Duterte visit to China

President Duterte discussed the return of Filipino fishermen to Panatag with Chinese leaders during his state visit to China last week.

On Sunday, while visiting typhoon-ravaged northern Luzon, Mr. Duterte said Filipino fishermen might be able to return to the shoal, but that he was not sure if the Chinese would keep their word.

The Philippine delegation to China rejected language in a proposal that indicated the Chinese were going to “allow” or “permit” Filipino fishermen to go back to the shoal.

READ: Philippines rejects China language in Scarborough proposal

Use of such language would not be consistent with the ruling in July of the UN-backed Permanent Court of Arbitration in The Hague that Panatag is a common fishing ground, open to both Filipino and Chinese fishermen.

China, which claims almost all of the South China Sea, seized the shoal after a two-month standoff with the Philippines in 2012, forcing Manila to challenge Beijing’s excessive claim to the strategic waterway.

The Hague ruling

The tribunal ruled heavily in favor of the Philippines, saying that China’s claims have no basis in international law and that Beijing has violated Manila’s rights to fish and explore for resources in the West Philippine Sea, waters within the Philippines’ 370-kilometer exclusive economic zone in the South China Sea.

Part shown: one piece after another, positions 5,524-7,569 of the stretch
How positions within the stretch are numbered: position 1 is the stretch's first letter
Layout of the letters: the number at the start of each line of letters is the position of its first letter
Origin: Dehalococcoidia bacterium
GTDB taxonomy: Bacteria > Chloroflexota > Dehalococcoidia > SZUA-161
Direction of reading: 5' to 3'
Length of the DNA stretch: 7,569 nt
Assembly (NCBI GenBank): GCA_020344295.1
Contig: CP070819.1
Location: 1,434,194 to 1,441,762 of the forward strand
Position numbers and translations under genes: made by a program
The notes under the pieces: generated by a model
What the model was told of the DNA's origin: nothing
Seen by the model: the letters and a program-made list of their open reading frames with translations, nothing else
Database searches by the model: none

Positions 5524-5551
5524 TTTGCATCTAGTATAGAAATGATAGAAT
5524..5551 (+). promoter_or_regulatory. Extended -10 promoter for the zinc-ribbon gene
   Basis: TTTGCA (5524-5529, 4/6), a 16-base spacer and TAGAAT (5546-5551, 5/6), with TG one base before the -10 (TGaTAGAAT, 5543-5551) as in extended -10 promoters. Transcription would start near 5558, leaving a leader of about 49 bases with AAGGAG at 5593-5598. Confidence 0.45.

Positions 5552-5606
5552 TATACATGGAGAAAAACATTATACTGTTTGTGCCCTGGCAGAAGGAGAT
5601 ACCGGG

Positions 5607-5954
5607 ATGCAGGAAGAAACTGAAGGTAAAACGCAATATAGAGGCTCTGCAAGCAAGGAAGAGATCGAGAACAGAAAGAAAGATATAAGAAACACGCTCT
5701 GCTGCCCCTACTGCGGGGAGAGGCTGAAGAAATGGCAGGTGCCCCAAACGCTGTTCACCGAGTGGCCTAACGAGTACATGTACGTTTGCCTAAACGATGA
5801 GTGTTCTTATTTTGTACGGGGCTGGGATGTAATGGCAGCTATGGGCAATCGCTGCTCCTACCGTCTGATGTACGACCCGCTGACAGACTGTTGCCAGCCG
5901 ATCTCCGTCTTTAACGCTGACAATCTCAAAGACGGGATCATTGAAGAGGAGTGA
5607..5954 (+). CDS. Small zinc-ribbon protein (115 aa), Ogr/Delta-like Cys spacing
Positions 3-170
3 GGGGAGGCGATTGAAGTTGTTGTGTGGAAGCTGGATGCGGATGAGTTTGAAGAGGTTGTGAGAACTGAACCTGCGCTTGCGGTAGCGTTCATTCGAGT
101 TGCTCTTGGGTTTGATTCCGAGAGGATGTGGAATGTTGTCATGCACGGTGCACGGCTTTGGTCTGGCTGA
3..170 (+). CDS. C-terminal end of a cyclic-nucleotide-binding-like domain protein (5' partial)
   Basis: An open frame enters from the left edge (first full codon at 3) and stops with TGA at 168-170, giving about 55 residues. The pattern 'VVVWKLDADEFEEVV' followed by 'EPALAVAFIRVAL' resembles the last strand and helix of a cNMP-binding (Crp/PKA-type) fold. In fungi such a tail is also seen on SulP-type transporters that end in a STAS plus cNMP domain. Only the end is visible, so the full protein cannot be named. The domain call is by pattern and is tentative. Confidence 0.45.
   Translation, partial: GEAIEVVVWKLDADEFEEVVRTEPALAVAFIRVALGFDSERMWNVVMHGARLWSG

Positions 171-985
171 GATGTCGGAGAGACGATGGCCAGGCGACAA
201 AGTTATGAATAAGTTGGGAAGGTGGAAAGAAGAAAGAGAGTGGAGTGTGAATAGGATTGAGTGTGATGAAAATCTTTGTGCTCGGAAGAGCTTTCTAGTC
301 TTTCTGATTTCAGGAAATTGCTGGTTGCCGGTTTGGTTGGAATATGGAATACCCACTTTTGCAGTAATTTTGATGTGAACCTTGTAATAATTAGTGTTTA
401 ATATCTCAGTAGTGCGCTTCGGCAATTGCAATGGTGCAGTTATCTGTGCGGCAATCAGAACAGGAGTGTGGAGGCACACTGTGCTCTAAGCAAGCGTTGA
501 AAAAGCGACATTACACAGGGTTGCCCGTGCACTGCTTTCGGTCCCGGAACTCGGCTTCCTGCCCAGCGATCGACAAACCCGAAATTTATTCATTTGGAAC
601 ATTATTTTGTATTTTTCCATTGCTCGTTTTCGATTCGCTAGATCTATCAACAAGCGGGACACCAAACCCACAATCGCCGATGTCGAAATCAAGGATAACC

China, which ignored the proceedings, rejected the court’s ruling and continued blockading the shoal.

Beijing, however, softened after Mr. Duterte, who was elected in May, sought to mend ties with China and pressed his diplomatic strategy by making a four-day visit to the Chinese capital with a large business delegation last week.

Disagreement over language in the Panatag proposal apparently did not stop the Chinese from loosening their grip on the shoal.

Achina and his 11-member crew left this town at 8:30 p.m. on Wednesday and headed for Panatag to join the other Filipino fishermen already there.

Another fisherman, Rodel David, 30, said he and other fishermen would seize every chance to fish again at Panatag.

“We have prepared our boats for trips to other fishing grounds, but since some of our fellow fishermen have started fishing at the shoal again, we will join them,” David said.

He reported that fishermen from Bataan and Pangasinan provinces have also been able to return to Panatag.

“One of China’s patrol ships approached the boats of our fellow fishermen as they tried to enter the shoal. Surprisingly, they were not driven away,” he said.TVJ

 

Read more: http://globalnation.inquirer.net/148222/filipino-fishermen-are-back-in-panatag#ixzz4ONRgHFU8